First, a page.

Good Energy

The guys at Good Energy have been really supportive and excited about the expedition, so much so that they have made a contribution which allows me to keep the blog regularly updated during the expedition, so they and everyone else can follow the journey. Good Energy supplies 100% renewable electricity sourced from wind, water, sun and sustainable biomass. CO2 from coal-fired electricity generation is one of the largest contributors to greenhouse gas emissions in the world. Switch your electricity supply to Good Energy using this link and not only will you be supporting the pioneering community of independent green generators, but for every sign up they get they’ll make another donation to help get the bus around the world. It helps you cut your personal CO2 emissions, helps them grow a great business, and helps me get round the world.

Sunday, 21 November 2010

Small Town Boy.

While I take all the credit for this exciting expedition’s success or failure, the truth is that it has much more to do with the people I meet who either help me or don’t.

Once again been reminded of the good will this colourful bus generates and the importance of that for making this trip a success. It’s not the first time. In Dorset, Adrian gave up his weekends to crawl around the mud fitting parts for the engine conversion system. In Iran, Sammy took me in, acted as my cultural and language translator, and with Hamid scoured Tehran to find a solution to my oil crisis. In India, Prateek, my lawyer put up with my petulant fits, patiently helping me fight the forces of law and disorder, while Avi and the community of paraglider pilots in Kamshet adopted me and soothed my anger with their friendship.

In Delhi, Gurjit hosted me in his home while his mechanics pimped the bus back to life and made it liveable. That’s not to mention the people that have donated fuel, and time to help fix the bus, or the countless people that have waved and cheered the bus along the road, perhaps recognising it from the newspapers or just buoyed by its lively paintjob.

The day after we arrived in Malayasia with the bus battered from its shipping ordeal, we limped up to a garage. Big and well run I was sure this workshop could fix the bus’ problems; A growling wheel bearing, seized callipers, engine, gearbox and diff oil overdue for a change, a dead battery, and a host of electrical problems caused by a rat/mouse that continues to chew through new wires every evening. But I was also pretty sure that it would be an expensive garage bill. Gone are the days of cheap Indian roadside mechanics that can rebuild engines for a few dollars, but hopefully gone also with them are the days of repairs that last only as far as the next mechanic.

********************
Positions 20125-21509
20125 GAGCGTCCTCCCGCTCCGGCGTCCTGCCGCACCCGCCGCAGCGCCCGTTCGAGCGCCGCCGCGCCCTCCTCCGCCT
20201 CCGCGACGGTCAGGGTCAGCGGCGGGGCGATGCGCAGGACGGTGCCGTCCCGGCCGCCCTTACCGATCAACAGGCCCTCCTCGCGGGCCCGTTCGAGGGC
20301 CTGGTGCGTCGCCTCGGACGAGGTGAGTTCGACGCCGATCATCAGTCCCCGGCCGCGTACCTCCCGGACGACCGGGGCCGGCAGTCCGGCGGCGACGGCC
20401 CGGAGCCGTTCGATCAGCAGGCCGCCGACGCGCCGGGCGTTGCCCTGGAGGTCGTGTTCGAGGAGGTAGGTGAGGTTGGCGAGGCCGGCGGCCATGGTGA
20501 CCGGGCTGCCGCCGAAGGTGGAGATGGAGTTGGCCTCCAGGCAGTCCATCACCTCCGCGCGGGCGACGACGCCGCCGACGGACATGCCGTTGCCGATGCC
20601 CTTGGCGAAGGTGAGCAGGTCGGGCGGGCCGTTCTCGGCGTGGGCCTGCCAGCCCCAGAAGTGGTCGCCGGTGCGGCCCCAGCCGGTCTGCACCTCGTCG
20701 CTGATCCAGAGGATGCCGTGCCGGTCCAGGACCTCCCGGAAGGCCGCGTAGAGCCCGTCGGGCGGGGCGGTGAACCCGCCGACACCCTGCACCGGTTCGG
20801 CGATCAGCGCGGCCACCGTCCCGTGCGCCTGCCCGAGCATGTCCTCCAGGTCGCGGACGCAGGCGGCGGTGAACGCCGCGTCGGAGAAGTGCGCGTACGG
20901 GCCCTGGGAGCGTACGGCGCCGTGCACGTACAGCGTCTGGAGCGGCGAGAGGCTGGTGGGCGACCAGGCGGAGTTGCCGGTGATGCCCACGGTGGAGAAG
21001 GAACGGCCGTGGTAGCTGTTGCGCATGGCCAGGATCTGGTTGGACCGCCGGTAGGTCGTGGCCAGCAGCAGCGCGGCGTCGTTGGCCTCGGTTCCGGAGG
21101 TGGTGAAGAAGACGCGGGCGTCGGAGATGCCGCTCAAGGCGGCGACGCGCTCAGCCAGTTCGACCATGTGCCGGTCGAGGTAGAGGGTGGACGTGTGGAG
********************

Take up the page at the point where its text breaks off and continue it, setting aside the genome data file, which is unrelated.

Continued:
I was resigned to bite the bullet on the repair costs, but within minutes of arriving they had the story out of me; driving around the world, living in the bus, built it myself with the help of friends, run it on vegetable oil. Soon word had gone up the management chain of command to the boss who decreed that the work on the bus would be free of charge.

The next morning a couple of journalists woke us with the news that we were to have traditional Birds Nest Soup hosted by a local politician. We dressed and just before the big arrival, Jason the kindly owner of the workshop introduced himself and insisted on whisking us away for breakfast. It took a while to realise that as well as running the garage Jason also ran the Bird’s Nest restaurant, and the penny dropped that he was the local politician. The busy restaurant was full of journalists he’d invited for the press conference he’d arranged, and without even trying we’d kick started our Malaysian publicity campaign. On hearing about Christina and me recently getting together, he showered us with pink champagne to celebrate and offered me cigars and pledged a big meal that evening.

Jason owns a number of business employing 2000 people in a village with a population of 10,000. As we ate piles of crab and shrimps that evening, he passed me a fold of notes, “To help you enjoy Malaysia” he explained as I looked down too bemused by the significant wad of cash to show my gratitude.